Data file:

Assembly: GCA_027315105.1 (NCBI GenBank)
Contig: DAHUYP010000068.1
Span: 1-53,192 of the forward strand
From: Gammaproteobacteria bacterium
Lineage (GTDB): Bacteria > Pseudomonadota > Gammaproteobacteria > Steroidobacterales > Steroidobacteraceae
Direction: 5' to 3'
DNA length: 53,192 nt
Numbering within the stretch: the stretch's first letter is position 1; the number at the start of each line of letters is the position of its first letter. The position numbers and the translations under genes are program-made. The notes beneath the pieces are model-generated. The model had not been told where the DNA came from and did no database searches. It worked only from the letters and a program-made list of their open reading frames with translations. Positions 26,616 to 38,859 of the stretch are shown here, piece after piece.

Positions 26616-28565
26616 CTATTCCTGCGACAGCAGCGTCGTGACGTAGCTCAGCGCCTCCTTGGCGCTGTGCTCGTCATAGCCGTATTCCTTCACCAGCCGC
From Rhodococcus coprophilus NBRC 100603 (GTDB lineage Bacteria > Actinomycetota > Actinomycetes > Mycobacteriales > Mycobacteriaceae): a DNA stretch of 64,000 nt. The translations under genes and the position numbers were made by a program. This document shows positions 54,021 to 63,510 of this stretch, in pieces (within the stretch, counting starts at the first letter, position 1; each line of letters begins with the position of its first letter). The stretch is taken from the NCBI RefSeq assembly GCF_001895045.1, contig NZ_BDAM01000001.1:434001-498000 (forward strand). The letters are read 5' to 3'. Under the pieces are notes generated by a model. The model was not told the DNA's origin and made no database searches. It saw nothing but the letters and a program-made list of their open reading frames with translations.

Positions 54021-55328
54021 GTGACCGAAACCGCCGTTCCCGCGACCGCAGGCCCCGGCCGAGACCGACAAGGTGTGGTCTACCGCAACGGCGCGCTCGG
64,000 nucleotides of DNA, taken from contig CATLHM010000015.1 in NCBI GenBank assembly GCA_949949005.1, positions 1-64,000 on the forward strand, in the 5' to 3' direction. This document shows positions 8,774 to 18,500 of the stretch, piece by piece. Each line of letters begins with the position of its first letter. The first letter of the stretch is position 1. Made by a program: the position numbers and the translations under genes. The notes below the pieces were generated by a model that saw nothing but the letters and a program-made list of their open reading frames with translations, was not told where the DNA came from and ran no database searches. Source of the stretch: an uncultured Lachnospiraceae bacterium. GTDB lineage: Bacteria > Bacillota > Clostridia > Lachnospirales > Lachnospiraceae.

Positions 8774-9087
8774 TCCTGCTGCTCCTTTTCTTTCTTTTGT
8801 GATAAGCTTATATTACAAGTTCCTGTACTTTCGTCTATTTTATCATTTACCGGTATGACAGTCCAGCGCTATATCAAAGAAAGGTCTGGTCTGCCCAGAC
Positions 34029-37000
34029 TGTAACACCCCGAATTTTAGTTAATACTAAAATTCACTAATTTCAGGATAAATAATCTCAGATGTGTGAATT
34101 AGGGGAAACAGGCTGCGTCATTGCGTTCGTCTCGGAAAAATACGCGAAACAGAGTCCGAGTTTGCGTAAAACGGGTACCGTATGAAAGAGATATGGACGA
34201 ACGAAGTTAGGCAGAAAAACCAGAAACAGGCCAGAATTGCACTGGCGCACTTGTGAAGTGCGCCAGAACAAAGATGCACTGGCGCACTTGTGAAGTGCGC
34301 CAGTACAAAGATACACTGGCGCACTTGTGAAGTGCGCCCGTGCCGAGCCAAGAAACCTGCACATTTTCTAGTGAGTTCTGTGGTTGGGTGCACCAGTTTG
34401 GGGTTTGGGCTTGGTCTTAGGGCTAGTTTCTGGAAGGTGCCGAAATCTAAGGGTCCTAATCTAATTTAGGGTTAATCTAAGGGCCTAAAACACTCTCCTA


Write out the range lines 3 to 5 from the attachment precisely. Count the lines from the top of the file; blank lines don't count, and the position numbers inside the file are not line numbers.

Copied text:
Span: 1-53,192 of the forward strand
From: Gammaproteobacteria bacterium
Lineage (GTDB): Bacteria > Pseudomonadota > Gammaproteobacteria > Steroidobacterales > Steroidobacteraceae